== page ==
Oh man, I am very behind on blogging. I finished The House of Broken Angels, by Luis Alberto Urrea, back in April, and while I didn’t love it, I definitely do recommend it. It’s a beautifully expansive story although it primary takes place over the course of two days — covering the funeral of a family matriarch and the next day, the birthday party of her dying son who is the family patriarch. But you travel back in time with various narrators, particularly the dying patriarch Big Angel, learning much more about their lives.

This is very much the story of a big family, some characters get just a little time on stage, while the relationship between Big Angel and his wife and Big Angel and his brother (Little Angel) take center stage. (Which makes sense, because the author is loosely basing this novel on his life and he’s the little brother). There were moments where I really really wished that the author had included a family tree, although I read that this was intentional on his part, that he tried to be clear about everyone’s relationships, but he wanted the readers to put some effort in to keep track of everyone. And really, the slight confusion (who is this again??) fits well with the tone of the book — this is a big, messy family reunion, of course it feels a little nuts!

The book isn’t all about death, and really isn’t too much of a downer, but of course all the passages I marked were about death đŸ™‚

And Big Angel was thinking: These children are so stupid; they think they are the first to discover the world.

I marked this one because I often feel this way in a sense; we are all figuring life and death and meaning and purpose out in our own time, and it feels new! Really, I think everyone has to make these discoveries for themselves, every time. Which is depressing right, there’s all this knowledge acquired, and yet, it is so hard for older people to pass it on — you just have to live your life and realize they were right (or maybe wrong) later when you get there yourself.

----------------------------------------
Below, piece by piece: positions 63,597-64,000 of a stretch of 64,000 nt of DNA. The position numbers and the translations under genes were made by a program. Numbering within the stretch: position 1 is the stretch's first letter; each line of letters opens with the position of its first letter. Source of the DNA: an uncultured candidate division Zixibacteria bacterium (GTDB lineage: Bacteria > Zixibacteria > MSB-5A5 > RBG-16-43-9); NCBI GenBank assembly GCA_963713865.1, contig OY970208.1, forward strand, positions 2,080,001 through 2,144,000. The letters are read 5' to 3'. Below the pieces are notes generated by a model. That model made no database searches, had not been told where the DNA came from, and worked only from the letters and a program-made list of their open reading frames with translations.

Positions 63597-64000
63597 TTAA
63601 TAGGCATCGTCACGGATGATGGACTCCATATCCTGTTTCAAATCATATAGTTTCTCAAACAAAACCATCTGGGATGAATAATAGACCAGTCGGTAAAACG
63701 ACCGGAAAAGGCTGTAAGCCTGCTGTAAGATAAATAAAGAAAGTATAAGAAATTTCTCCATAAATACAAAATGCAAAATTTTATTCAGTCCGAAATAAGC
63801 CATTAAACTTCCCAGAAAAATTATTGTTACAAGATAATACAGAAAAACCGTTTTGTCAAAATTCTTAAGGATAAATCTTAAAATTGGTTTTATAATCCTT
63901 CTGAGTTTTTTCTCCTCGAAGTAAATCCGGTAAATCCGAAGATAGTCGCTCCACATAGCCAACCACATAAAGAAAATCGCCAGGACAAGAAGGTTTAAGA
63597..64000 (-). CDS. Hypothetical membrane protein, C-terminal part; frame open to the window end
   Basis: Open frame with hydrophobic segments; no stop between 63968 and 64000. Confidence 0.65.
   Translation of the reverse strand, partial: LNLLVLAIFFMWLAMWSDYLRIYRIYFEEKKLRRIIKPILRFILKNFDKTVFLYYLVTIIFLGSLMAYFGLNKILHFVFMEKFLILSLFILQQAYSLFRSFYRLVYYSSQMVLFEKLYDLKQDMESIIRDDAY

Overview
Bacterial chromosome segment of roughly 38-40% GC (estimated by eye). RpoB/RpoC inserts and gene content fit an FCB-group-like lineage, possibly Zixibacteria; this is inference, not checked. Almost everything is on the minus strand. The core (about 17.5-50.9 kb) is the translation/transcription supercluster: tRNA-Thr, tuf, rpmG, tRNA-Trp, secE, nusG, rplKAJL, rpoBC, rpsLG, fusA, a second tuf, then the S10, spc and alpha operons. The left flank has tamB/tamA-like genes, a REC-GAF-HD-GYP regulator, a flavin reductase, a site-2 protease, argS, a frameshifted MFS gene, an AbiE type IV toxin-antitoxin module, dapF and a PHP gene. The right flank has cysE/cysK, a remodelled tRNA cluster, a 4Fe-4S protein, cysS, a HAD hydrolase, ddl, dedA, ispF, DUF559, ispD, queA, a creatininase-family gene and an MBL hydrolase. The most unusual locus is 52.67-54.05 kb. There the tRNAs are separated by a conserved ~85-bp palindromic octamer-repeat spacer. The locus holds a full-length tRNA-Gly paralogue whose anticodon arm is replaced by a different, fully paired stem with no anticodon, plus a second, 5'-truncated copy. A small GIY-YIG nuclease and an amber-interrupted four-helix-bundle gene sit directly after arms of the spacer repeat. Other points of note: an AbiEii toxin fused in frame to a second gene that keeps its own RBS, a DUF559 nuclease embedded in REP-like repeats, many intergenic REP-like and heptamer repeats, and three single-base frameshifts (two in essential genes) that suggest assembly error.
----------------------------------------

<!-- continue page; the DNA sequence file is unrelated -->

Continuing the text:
This book also does a beautifully heartbreaking job of really seeing female caregiving:

Big Angel was asleep when Perla [his wife] finally came int the room. Her days seemed endless. So much work to do, so much organizing, so much praying. She felt like she was carrying the tumors sometimes. But she dared not acknowledge that terrible thought. She did not deserve self-pity, she told herself. There would be time for that soon enough.

“All these things.” He opened his eyes and stared at [his daughter]. “I used to wash you,” he said. “When you were my baby.” She busied herself with the bottle of no-tears baby shampoo. “I used to be your father. Now I am your baby.” He sobbed. Only once. She blinked fast and put shampoo in her palm. “It’s okay,” she said. “Everything’s okay.” He closed his eyes and let her wash his hair.

It is so hard to take care of your parents, and I think (although not somethings I’ve experienced yet) must be so hard to have your kids take care of you. I really felt like Urrea captured this dynamic and a true way, without making it sickeningly sweet or maudlin.

Big Angel spends a lot of time thinking about death, and this one piece hit me:

Big Angel sighed. Rubbed his face. Thought about how much he’d miss rubbing his face. Everything was precious to him suddenly. Sighing. What a wonderful thing it was to sign. Geraniums. Why did he have to leave geraniums behind?

This is how I feel about death right now. I’m not done yet! I don’t want to leave geraniums behind. It also reminded me of this Terry Gross interview, who doesn’t love Terry Gross?

Also recently read: Women Talking and Mirror, Shoulder, Signal.

Currently reading: What My Mother and I Don’t Talk About